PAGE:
Volvo made an announcement this month that is sure to shake up the auto industry. Starting in 2019, all new Volvos will be either plug-in, hybrid or electric. In the same week, France announced that it will phase out all fossil fuel- powered cars by 2040.

The Volkswagen emissions scandal has added to pressure for European auto companies to convert to electric cars. Sweden, where Volvo is based, has ambitious carbon goals for 2020, and Volvo’s announcement will help.

This is exactly the kind of shift in the market needed to address the climate crisis. Although Volvo is a luxury car maker, its revolutionary announcement will reach average American car buyers as well. This industry precedent will likely spark a market-driven change for even more companies to go electric, thereby increasing competition and affordability for consumers.The shift to electric vehicles will play an important role in lowering our carbon emissions, since transportation is responsible for over 25 percent of climate change emissions overall.

It’s important to note that Volvo is owned by Chinese auto company Geely. China leads in electric vehicle sales, albeit lower priced models, so Volvo will have a premium market to sell to. This gives them an advantage over other auto companies, whose consumers may not be as readily open to electric vehicles or not have the resources to purchase and maintain them.

Already,other changes in the market have driven down the cost of electric vehicles in comparison to years past. The Nissan Leaf, for example, was first introduced in 2010 and has since become the all-time best-selling electric vehicle of its kind. However, don’t let this confuse you—consumer demand has not caught up with supply, despite Nissan’s ambitious effort to offer deals so daring that you’re almost being paid to buy one from a dealership.

Why hasn’t the switch happened faster? Consumers are still wary of two main drawbacks:

  1. Electric vehicles like the Leaf must be driven within a 100-mi radius when no charging station is available.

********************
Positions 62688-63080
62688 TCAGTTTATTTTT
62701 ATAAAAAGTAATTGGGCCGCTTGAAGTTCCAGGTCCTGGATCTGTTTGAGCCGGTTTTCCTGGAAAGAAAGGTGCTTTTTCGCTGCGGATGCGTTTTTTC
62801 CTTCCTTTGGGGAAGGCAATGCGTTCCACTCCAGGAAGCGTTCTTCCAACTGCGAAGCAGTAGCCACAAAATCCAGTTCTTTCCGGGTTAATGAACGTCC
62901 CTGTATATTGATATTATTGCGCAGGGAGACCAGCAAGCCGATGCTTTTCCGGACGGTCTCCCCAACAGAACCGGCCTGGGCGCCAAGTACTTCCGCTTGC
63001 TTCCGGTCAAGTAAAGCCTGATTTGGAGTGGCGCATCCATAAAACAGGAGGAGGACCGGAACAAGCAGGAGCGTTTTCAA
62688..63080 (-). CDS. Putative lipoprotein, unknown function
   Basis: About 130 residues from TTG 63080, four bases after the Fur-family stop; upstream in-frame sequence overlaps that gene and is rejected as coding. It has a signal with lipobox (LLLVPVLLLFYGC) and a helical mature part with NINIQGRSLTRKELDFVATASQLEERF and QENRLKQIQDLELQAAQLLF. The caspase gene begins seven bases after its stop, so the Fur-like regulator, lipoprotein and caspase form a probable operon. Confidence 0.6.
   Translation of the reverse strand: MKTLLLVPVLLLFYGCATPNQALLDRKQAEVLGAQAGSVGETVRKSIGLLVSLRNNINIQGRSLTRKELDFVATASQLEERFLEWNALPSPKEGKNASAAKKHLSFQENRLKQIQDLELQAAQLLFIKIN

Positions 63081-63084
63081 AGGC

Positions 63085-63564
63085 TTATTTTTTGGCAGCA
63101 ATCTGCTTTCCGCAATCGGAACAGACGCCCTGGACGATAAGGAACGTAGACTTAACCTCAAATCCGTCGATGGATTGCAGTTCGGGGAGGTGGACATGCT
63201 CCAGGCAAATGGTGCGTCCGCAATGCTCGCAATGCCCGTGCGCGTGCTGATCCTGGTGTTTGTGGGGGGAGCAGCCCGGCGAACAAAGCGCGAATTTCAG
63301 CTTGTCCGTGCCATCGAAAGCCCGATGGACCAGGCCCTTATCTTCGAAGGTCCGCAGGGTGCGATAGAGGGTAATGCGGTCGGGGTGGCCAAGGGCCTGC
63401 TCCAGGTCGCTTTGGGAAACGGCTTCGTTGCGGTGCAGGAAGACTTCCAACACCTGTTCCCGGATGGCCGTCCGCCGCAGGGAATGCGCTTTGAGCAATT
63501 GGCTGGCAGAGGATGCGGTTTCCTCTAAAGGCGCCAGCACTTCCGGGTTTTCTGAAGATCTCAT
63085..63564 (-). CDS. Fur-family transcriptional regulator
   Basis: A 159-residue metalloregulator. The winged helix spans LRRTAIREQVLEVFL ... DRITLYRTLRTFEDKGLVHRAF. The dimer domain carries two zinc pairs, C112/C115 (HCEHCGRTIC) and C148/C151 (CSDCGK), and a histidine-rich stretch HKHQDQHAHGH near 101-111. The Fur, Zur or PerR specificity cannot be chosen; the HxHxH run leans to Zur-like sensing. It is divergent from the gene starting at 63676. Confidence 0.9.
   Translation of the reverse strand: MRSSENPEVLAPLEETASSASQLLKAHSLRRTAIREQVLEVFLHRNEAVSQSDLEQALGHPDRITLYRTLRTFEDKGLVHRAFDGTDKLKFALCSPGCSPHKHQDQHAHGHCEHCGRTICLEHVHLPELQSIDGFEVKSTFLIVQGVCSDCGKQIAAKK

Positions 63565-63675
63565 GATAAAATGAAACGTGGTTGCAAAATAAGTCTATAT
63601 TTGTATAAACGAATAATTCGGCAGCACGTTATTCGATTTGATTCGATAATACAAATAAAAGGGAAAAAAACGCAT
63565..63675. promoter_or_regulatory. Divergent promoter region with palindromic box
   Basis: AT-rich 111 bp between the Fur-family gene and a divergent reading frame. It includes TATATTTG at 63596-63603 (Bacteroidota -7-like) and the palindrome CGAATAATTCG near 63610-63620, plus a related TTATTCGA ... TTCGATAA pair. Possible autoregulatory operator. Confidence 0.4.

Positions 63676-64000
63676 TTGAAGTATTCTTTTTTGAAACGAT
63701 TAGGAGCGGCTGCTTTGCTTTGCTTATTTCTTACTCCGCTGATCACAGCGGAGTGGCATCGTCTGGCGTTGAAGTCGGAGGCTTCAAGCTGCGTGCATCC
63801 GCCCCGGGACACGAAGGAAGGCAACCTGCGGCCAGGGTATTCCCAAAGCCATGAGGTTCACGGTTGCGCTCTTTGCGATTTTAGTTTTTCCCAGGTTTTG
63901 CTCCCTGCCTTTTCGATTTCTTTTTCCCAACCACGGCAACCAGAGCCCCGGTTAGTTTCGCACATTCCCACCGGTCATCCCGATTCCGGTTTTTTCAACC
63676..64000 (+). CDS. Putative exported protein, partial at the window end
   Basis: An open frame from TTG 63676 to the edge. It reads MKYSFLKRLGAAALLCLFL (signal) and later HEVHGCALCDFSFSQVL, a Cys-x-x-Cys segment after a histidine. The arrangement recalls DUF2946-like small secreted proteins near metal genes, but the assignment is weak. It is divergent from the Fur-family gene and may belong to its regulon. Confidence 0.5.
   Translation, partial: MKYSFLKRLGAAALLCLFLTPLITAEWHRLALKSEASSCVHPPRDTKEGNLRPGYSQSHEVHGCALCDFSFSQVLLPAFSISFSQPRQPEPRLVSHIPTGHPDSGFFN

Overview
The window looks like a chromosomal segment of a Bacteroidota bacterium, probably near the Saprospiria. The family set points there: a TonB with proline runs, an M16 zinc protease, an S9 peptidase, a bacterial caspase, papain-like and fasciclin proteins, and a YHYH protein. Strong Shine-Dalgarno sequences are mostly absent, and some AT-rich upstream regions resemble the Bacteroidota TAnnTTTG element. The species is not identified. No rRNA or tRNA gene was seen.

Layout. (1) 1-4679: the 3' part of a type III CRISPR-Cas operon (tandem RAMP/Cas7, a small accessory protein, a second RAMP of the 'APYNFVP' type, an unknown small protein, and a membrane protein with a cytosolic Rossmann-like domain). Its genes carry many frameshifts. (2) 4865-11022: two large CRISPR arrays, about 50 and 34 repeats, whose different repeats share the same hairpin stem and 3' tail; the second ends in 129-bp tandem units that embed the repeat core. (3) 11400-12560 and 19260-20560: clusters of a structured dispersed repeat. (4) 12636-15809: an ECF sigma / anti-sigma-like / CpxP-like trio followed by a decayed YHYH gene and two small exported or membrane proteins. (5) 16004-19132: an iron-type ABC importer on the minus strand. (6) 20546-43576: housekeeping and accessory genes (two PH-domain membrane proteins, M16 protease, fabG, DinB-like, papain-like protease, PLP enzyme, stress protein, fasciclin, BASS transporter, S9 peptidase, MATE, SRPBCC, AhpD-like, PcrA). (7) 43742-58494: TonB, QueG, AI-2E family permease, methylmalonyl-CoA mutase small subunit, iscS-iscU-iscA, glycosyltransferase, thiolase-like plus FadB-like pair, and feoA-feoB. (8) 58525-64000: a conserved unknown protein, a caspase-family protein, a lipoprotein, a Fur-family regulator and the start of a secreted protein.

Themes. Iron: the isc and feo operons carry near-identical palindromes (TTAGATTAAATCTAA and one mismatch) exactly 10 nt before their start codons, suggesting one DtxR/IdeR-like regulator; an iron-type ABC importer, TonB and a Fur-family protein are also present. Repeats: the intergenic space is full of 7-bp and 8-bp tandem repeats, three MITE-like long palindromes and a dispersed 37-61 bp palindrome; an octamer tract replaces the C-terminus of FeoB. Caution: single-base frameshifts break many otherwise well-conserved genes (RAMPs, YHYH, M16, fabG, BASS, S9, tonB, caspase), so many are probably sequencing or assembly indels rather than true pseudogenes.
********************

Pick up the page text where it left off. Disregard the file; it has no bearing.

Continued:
2. Battery-life capacity ultimately decreases with each charge, decreasing an EV’s long-term reliability

Still, these limitations shouldn’t matter to drivers. Americans mostly drive their cars to go to work or to run errands. In fact, 95 percent of all car trips can be made in electric vehicles.

Consumers looking for a commuting vehicle right now are at an advantage as used electric vehicles can be purchased for the same (or lower) cost of any other used vehicle with comparable mileage or accessories. Autotrader has a listing for a used, ’12 Leaf for an unbelievable low price $5,799—which puts this electric vehicle within reach for most car buyers. That is not even factoring in the savings to your wallet on maintenance costs for electric vehicles—and greenhouse gas emissions prevented.

In the worst case scenario, purchasing a used Leaf and also buying a $5,500 replacement battery, you’re looking at spending the equivalent amount of a premium cable bill if driven for an average of 8 years. In reality, they pay for themselves when considering fuel/maintenance expenses compared to a ’95 Camry.

Finally, it’s important to remember to drive less in general, and when you do drive, use the most efficient vehicle.

Rowan Heuvel

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